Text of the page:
Target plans 2,000 U.S. stores by 2011
The chain's Hawaii debut is part of the national expansion
MINNEAPOLIS » Target Corp. said yesterday its planned Hawaii store is part of a chainwide expansion push that will increase its presence by 25 percent over the next five years to about 2,000 stores in the United States, including its first outlet in Alaska.
Target Chairman and Chief Executive Robert Ulrich said in a presentation to analysts that the company remains focused on adding U.S. stores. The company has shown relatively little interest in adding stores in Canada or other locations outside the U.S. That's in contrast to retailers such as Best Buy Co. Inc., which has a fast-growing Canadian operation and is expanding into China, and Wal-Mart Stores Inc., which has nearly a third of its 6,700 stores outside the U.S.
Target currently has 1,502 stores and said it plans to add about 100 stores per year through 2011. The company has plans to build a 160,000-square-foot store in Kapolei as well as a second location at the former Costco Wholesale Corp. site in Salt Lake. It also has discussed the possibility of other stores on Oahu, the Big Island and Maui.
Besides Hawaii and Alaska, the only other state without a Target outlet is Vermont.
Ulrich said Target might be interested in buying a large block of Canadian stores if they came on the market, but in the meantime it has lots of room for growth in the United States and will focus on that for the time being. He said he believes there's room in the U.S. for at least 3,000 Target stores -- although he acknowledged that Chief Financial Officer Doug Scovanner thinks the number is closer to 2,500.
"We've got a minimum of 10 years of growth at the current pace and many many more stores," Ulrich said.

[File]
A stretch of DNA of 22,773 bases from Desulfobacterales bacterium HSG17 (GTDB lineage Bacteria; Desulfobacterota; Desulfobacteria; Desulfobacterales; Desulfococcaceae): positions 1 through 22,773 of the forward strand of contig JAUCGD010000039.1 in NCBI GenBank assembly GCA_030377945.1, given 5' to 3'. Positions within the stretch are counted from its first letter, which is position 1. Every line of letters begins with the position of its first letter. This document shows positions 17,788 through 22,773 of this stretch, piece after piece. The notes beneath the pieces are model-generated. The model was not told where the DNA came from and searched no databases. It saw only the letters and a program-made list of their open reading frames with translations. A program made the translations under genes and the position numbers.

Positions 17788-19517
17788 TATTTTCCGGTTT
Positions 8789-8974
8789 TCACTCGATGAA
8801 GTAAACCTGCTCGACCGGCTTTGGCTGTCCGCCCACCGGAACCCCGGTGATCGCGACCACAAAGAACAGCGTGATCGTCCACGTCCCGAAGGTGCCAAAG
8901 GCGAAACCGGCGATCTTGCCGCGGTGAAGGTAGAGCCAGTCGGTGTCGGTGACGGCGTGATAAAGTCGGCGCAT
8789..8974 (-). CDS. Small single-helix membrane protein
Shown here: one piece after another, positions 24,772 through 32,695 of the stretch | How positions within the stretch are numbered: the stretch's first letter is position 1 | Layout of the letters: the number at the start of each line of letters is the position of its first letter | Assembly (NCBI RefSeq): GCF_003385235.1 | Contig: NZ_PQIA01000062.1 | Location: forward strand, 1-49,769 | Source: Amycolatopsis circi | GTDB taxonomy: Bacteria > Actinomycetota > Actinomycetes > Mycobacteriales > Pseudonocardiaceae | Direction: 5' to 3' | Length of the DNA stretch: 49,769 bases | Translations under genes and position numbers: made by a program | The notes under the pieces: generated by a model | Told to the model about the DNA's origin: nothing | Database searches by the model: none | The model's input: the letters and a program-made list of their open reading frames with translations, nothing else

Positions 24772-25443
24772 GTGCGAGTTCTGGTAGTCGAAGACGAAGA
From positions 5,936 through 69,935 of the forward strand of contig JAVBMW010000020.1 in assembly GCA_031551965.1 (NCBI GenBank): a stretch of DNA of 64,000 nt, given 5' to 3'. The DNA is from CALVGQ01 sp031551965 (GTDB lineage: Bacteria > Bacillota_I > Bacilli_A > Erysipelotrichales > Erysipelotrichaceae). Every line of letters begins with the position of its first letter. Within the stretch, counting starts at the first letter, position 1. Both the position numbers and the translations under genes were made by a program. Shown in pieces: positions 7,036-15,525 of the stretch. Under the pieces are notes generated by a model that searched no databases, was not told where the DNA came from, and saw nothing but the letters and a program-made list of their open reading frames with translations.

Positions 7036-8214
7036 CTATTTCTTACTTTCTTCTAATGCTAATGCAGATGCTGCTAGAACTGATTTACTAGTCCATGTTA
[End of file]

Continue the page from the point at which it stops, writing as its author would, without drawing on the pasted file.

He said it's not clear that there are any big advantages to being first in many overseas markets, although he said eventually Target would add stores outside the U.S.
"In some of the major emerging economies such as India and China one could argue that it's much better to enter 5 years or 10 years down the road when that guest is becoming more affluent, better educated, because that is more in sync with our strategy," he said.
The increasing food sales at both SuperTarget grocery stores and regular Targets have worried some observers because food is generally less profitable than other goods such as furniture and clothes. But Scovanner said those items drive customers into the stores and gives Target a chance to sell them more highly profitable items.
The nation's second-largest discount retailer repeated its February guidance of around $3.60 in earnings per share for the current year.
Also Wednesday, Target said its sales at established stores grew 12 percent in March, helped by the earlier Easter holiday. Results were in line with Target's expectations for 11 percent to 13 percent growth.
Year-to-date, same-store sales, or sales at stores open at least a year, are up 9.2 percent, compared with 2.8 percent a year ago.